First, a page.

Before the Kidnappings, There Was a Massacre
How the national trauma of Kfar Etzion helped bring Israeli Yeshiva boys to the West Bank
The slaughter on May 13, 1948, by Arab militiamen from nearby villages and Jordanian Legionnaires of dozens of surrendering Jewish troops in Kibbutz Kfar Etzion was probably the biggest Arab massacre of Jews in the first Arab-Israeli War.
A year later, in the early morning hours of the fourth day of Iyar, 5709 (May 3, 1949), the first anniversary, in the Hebrew calendar, of the fall of the kibbutz, Col. Shlomo Goren, the IDF chief rabbi, accompanied by a minyan of young Jerusalemites, held a commemorative service on an Israeli hilltop from which could be seen, in the distance, the ruins of the Etzion Bloc. The “bloc” of four kibbutzim—Kfar Etzion, Ein Tzurim, Massu’ot Yitzhak, and Revadim—had been established between 1943 and 1947 in the Judaean hills, amid a cluster of Arab villages in the southern part of the West Bank, which Jordan had occupied in May 1948 and which Israel was to conquer in June 1967. The bloc was located in the heartland of the biblical Land of Israel, between Abraham’s Hebron and King David’s Bethlehem.
Memorial candles were lit, chapters of the Mishna were read out, and el maleh rahamim (merciful God), a Jewish prayer for the dead, was chanted. The assembled fired shots in the air “in memory of those martyred in the Etzion Bloc.” They were commemorating the 151 Jewish fighters—of whom 21 were women—killed during the two-day battle; 127 of them died on the second day of the battle, May 13, 1948, the day before the State of Israel was established and proclaimed. Of these, most were murdered in the center of Kfar Etzion, the core settlement of the bloc, while surrendering or after they had surrendered.
The bloc, and especially Kfar Etzion and its southeastern outpost, the disused “Russian Monastery,” had been a thorn in the side of the Palestinians, who had battled the Haganah during the civil-war half of the 1948 War during November 1947-May 1948. The bloc was besieged by Arab irregulars between December 1947 and May 1948; re-supply was possible only from the air (the bloc had a small airstrip). Most of the four settlements’ women and children were evacuated inland. Periodically, the bloc’s defenders had fired on Arab vehicles along the Bethlehem-Hebron road. This riled the Palestinians.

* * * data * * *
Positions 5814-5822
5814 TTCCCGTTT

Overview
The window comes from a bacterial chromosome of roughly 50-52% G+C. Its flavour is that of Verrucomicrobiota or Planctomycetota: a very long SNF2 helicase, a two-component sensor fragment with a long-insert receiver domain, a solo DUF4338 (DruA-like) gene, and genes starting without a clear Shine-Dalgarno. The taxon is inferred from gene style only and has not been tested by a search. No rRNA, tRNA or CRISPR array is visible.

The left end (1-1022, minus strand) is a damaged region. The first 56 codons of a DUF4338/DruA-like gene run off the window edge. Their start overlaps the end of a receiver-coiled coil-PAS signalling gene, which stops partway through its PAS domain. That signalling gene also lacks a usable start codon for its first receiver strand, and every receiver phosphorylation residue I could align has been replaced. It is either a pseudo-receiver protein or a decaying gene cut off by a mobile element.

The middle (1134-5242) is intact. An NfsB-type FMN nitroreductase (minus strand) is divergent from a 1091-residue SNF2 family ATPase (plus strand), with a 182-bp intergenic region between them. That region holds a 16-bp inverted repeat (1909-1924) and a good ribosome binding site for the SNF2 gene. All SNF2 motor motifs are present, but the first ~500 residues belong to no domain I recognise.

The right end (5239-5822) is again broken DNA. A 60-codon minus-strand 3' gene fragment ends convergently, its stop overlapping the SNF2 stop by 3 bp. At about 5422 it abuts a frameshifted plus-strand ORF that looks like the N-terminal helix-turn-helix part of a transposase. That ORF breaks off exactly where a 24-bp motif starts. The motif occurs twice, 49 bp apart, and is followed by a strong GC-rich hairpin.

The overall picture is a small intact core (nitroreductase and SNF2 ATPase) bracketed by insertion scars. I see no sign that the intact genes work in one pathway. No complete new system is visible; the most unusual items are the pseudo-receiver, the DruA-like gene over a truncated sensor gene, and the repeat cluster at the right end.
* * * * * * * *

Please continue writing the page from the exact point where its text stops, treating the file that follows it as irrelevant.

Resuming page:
But the bloc was also a problem for the Arab Legion, Jordan’s British-financed, -equipped, and -led army. During World War II Jordan’s King Abdullah, an ally of Britain’s, had “loaned” the British a number of Arab Legion companies, which the British, short of manpower, had used to guard installations around the Middle East. In 1945-1948, these companies were deployed by the British and then challenged by an insurgency of Jewish guerrillas/terrorists, the IZL (irgun zva’I leumi, or National Military Organization) and LHI (lohamei herut yisrael, or Freedom Fighters of Israel), to guard their bases and roads in Palestine. One of these was the Bethlehem-Hebron road, which was a segment of the Jerusalem-Beersheba-Rafah-Suez Canal axis, through which the British and the Legion were supplied from Britain’s Suez-Canal-side bases and along which part of the final British withdrawal from Palestine, scheduled to be completed by May 15, 1948, was to take place.
By May 1948, the Legionnaires should have left Palestine completely as the British steadily shipped their troops home. But the British needed them to secure the roads until the last moment, and Abdullah, who intended to occupy the West Bank on the heels of the British departure, had an interest in keeping them west of the River Jordan as an advance guard for his army. He was also interested in securing the Jerusalem-Beersheba road. So, several Legion companies were still in the Hebron-Bethlehem area in the first half of May. Attacks by the bloc’s defenders in Legion vehicles traveling along the road during April and early May highlighted the future threat posed by the bloc. Besides, the whole area south of Bethlehem had been earmarked by the U.N. General Assembly partition resolution of Nov. 29, 1947, for Arab sovereignty; neither the Palestinians nor Abdullah wanted a cluster of armed Jewish settlements on their territory.
Hence, on the morning of May 12, 1948, probably after getting a green light from the British, two Arab Legion companies—backed by more than a dozen gun-mounting armored cars (to which the bloc’s defenders had no real answer) and mortars, and supported by hundreds of Palestinian militiamen—attacked Kfar Etzion and its outposts at the southern end of the bloc. The 150-odd Jewish defenders were badly outgunned, and their positions were demolished and overrun one after another. The defenders put up a stiff fight. But by noon of May 13 the armored cars had taken the Russian Monastery and penetrated the perimeter fences and trench-works and reached the center of Kfar Etzion.